Drivers are addicted to their phones and that’s causing havoc

A recent study has found that “phone addicts” are more common on the road than drivers who speed.

Recently, San Francisco-based tech startup Zendrive released the results of its study into risky driver personas. As Digital Trends reports, the study found that people who are addicted to their mobile phones are the most prevalent type of risky driver, well ahead of those who typically speed or brake and accelerate suddenly. The study, which is able to track mobile phone usage much more accurately than federal data, also shows that distracted driving laws seem to have little effect on deterring the most dangerous of drivers.

A more accurate look at distracted driving

Zendrive is utilized by insurance companies and ride-hailing services as a way of building more accurate risk profiles. The company uses mobile phone technology that is synced with apps and GPS to determine when a driver is using their phone, what they are doing with it, and how fast the vehicle is travelling at the time. That technology gives Zendrive a much more accurate picture of distracted driving than federal data does. Federal data relies mainly on police reports, which are prone to human error and tend to drastically underrate the extent of distracted driving (since distracted drivers rarely admit to being distracted).

The Zendrive study found that so-called "phone addicts" were the most prevalent type of risky driver. A phone addict spends 3.2 times more time on their phone while driving than the average driver does. About 12 percent of U.S. drivers are estimated to be phone addicts according to this study. That was followed by nine percent of drivers categorized as "lead-footers" (i.e., those who brake suddenly or accelerate rapidly) and eight percent who are "speed demons" (who spend 5.9 times more than average exceeding the legal speed limits).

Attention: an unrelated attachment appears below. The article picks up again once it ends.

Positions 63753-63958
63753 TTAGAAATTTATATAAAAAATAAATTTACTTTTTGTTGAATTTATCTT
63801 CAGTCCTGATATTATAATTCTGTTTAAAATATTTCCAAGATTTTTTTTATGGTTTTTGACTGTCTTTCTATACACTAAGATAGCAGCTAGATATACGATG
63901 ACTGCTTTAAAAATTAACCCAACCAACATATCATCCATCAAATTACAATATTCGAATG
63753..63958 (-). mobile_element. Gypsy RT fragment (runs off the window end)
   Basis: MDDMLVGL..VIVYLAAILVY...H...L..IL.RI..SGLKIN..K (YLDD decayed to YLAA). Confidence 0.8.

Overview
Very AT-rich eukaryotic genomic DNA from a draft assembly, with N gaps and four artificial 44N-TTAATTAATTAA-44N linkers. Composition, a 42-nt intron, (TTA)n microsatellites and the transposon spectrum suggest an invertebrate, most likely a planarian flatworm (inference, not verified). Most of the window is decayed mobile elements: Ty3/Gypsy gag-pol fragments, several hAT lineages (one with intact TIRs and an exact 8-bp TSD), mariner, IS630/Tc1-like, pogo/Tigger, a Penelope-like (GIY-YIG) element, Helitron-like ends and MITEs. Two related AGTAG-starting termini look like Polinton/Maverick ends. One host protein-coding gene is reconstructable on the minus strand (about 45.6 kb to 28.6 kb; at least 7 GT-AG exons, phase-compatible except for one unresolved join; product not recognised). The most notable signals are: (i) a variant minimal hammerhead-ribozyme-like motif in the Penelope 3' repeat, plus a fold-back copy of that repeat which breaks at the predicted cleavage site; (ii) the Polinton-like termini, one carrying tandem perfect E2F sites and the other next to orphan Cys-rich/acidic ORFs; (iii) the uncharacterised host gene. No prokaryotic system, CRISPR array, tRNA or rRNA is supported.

A small and dangerous group of drivers

While 12 percent is not a huge number, this small group does wreak havoc on the roads. As Bloomberg points out, laws against texting and driving and talking on the phone while driving seem to have little impact on discouraging phone addicts from picking up their mobile devices while driving.

That fact is especially concerning given that traffic fatalities have soared by over 14 percent in recent years. Since the biggest spikes in fatalities have been among road users who are harder to spot by distracted drivers (such as pedestrians, cyclists, and motorcyclists), it is likely that this relatively small group of phone addicts is having an outsized impact on overall serious motor vehicle accident rates.

Help for accident victims

A motor vehicle accident can be a devastating experience and, unfortunately for victims, pursuing compensation through the insurance companies can be a hassle. That's why anybody who has been hurt in an accident should contact a personal injury attorney for help. An experienced attorney can negotiate with the insurance companies directly on a client's behalf and, if necessary, pursue claims for compensation in court.